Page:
Reimagining the value chain for a better future
The automotive industry is dramatically overshooting its estimated carbon and resource budgets. At the same time, car-based mobility is set to grow globally by around 70% by 2030 (passenger kilometers, as well as predicted vehicle stock in a business-as-usual use scenario). This is happening at a time when estimations show that mobility emissions need to decrease by around 50% within 10 years (2030) to achieve a 1.5°C climate scenario.
Automotive manufacturers have already set ambitious targets towards carbon neutrality in the next three decades and aligned their business strategies with an ever-accelerating push for electrifying the product portfolio. As we move towards a tipping point for electric vehicle adoption, it becomes clear that it will take more than getting rid of the combustion engine to get the job done: leveraging circular economy strategies for transforming the product, as well as the way it is used, will be the second piece of the puzzle towards net zero. To kickstart the transformation, a common language is needed along the value chain to guide an gauge progress. Thus, Accenture and the World Economic Forum are proposing a five-level taxonomy towards the circular car:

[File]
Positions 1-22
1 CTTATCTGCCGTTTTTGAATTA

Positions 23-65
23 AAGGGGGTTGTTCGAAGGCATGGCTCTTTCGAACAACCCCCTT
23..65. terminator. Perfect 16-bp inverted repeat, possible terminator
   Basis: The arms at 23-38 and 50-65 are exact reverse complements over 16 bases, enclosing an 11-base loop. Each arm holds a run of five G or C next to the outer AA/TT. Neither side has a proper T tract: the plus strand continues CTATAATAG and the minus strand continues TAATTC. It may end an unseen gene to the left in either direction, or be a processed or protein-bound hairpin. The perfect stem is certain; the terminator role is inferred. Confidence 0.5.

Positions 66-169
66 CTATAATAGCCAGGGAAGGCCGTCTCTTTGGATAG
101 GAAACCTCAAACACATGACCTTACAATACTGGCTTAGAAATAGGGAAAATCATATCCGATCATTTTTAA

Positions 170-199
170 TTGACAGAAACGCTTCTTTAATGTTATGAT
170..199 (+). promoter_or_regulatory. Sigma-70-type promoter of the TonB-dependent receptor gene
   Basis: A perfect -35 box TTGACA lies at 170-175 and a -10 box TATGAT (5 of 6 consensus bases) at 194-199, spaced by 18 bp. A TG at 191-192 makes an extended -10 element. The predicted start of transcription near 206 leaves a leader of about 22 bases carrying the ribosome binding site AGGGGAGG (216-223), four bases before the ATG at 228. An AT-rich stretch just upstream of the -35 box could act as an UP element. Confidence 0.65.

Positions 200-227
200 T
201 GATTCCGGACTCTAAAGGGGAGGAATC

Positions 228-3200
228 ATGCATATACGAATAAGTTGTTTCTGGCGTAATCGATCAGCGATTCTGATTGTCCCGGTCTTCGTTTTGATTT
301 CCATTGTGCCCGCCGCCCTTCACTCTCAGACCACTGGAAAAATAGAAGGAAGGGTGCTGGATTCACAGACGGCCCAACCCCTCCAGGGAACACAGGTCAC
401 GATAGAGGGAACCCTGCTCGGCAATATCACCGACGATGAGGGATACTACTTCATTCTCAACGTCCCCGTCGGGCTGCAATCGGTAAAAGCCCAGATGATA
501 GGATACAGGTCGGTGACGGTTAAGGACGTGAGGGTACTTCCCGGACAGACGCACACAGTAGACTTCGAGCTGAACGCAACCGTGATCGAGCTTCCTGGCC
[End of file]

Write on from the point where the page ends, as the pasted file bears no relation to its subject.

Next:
Transformation pathways for the industry
Already today, most automotive materials are recyclable. Cars are built to last and to be repaired. These are all important aspects of circularity. But the industry must go further. Slowly but surely, we are already witnessing a shift away from traditional business models focused on production and sales: cars are increasingly bought online and flexibly “subscribed” to for shorter time periods, revenue streams are shifting towards the use phase and circularity is slowly picking up speed. Members of the automobility ecosystem need to raise their ambition and, with the support of policymakers, build a new automobility ecosystem that seeks not merely to do less harm but rather to enable a bright new world of possibilities. The value chain needs to be fundamentally reimagined to minimize lifetime carbon emissions and resource consumption. We propose four transformation pathways, supported by closely interlinked solutions: